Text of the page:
They can be built on-site in order to expedite construction during emergencies. The project responds to the fact that displaced people often end up living in temporary accommodation for more than a decade, and require homes that offer safety and dignity. “Disasters lead to the need for instant accommodation and camps – mostly tented – offering scant protection from the elements,” Foster said in an exclusive video interview with Dezeen.

“What if there would be something that would be more permanent, more durable, offering greater protection from the elements, but which could be realised very quickly?”

Read more on Dezeen:

The Flatiron Building: Its Beaux-Arts Design To Now Iconic And ‘Vacant’ Status

The B1M (May 3, 2023) – DESPITE standing just 22-storeys tall on an island full of massive skyscrapers, New York’s Flatiron Building managed to endure as a cake-slice shaped icon of this city since 1902.

That unusual triangular shape has captured the eyes of photographers, tourists and directors for decades. 

But in recent years, this world-famous structure has sat empty and under scaffolding only for a New York court to then order it be put up for grabs at auction in early 2023 – an auction that seems to have turned into a bit of a farce.

It’s the latest uncertain chapter in the long story of this building – a building that’s seen so much of New York’s history unfold and endured so much already.

This is how one of the city’s strangest towers came to be, how it went on to become iconic and why the current struggles around its sale will probably only make it more famous.

Design/Culture: Monocle Magazine —May 2023

Monocle Magazine (May 2023 issue) – As the canny, optimistic winners of this year’s Monocle Design Awards all demonstrate, staying on top of your game in any field requires the instincts of a true detective – and a curiosity to find out what makes the world tick, writes our editor in chief, Andrew Tuck.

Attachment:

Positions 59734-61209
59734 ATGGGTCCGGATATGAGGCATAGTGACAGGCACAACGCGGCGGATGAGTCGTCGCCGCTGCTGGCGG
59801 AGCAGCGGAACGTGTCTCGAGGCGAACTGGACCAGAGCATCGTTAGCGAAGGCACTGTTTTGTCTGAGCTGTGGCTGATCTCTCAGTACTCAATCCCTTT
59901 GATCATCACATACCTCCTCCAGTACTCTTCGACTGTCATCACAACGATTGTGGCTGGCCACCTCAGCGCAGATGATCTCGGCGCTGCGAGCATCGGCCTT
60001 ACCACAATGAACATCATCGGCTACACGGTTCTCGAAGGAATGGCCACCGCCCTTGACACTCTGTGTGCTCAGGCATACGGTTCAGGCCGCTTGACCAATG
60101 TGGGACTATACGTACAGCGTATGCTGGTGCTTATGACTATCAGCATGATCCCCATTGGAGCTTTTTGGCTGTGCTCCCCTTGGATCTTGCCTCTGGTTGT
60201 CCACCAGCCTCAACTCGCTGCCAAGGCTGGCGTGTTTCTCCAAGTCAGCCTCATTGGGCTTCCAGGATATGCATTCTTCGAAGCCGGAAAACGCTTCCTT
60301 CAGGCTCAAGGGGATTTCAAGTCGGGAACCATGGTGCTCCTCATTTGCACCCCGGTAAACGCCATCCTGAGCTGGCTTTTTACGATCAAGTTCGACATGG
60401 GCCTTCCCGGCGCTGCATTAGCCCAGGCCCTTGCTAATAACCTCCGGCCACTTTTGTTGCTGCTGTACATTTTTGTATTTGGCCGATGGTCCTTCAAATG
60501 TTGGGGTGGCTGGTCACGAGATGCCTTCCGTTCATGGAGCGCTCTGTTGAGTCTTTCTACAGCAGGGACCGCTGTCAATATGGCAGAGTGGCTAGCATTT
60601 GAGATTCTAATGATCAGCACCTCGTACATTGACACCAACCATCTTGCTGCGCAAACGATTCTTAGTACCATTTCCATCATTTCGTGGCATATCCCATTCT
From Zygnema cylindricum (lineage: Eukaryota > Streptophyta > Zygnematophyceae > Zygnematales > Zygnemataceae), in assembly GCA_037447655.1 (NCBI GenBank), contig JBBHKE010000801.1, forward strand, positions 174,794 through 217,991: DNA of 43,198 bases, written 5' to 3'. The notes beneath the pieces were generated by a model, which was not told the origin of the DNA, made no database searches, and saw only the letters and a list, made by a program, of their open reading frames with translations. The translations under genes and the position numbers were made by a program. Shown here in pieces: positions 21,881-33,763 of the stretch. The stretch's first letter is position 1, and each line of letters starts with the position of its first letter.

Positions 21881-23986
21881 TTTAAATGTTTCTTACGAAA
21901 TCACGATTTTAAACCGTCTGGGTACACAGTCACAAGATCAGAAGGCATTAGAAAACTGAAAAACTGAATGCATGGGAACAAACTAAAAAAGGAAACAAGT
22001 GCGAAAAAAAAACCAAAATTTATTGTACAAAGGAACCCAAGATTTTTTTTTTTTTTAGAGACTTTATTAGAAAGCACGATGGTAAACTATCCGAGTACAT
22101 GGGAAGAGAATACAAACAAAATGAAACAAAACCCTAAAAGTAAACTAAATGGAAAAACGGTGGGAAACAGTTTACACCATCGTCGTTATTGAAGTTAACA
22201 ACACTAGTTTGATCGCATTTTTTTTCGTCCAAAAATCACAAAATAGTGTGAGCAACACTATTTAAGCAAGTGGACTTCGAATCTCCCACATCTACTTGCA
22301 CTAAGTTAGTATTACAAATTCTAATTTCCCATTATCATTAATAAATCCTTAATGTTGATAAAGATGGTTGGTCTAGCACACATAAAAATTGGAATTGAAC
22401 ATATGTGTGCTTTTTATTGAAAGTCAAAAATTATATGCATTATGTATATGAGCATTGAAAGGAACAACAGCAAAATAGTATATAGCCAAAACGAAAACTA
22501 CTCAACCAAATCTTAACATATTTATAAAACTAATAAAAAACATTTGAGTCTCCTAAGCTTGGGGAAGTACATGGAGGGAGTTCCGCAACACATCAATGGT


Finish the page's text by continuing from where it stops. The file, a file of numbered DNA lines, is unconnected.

Dutch master

When the sun’s over the yardarm…

A former waterside inn in a quiet fishing village north of Amsterdam is now a cosy hotel and restaurant where good food, nice design and big views all entice you to linger. Monocle takes a first look.ByJosh FehnertPhotographyJulie Mayfeng

Design Awards: Part 1


For the third annual Monocle Design Awards, we’ve scoured the globe for the best in architecture, furniture, graphic design and more, to celebrate projects improving our lives – while looking good.Edited byNic MonissePhotographyBenjamin Swanson

“I was a motorcycle hater,” says Stefan Ytterborn. That is, before the Swedish entrepreneur tried a few electric ones and got so hooked that he decided to design his own. Cake’s first model, Kalk, put competitors to shame with a design weighing 40 per cent less than the average motorbike. In 2021 Cake started shipping out Kalk &, an upgrade engineered for both commutes and off-road escapades. “During the week you ride the bike from home to work, and during the weekend you bring it out to the countryside,”…

Architecture: Innovation At The Top 25 Dutch Firms

photo_credit Laurens Eggen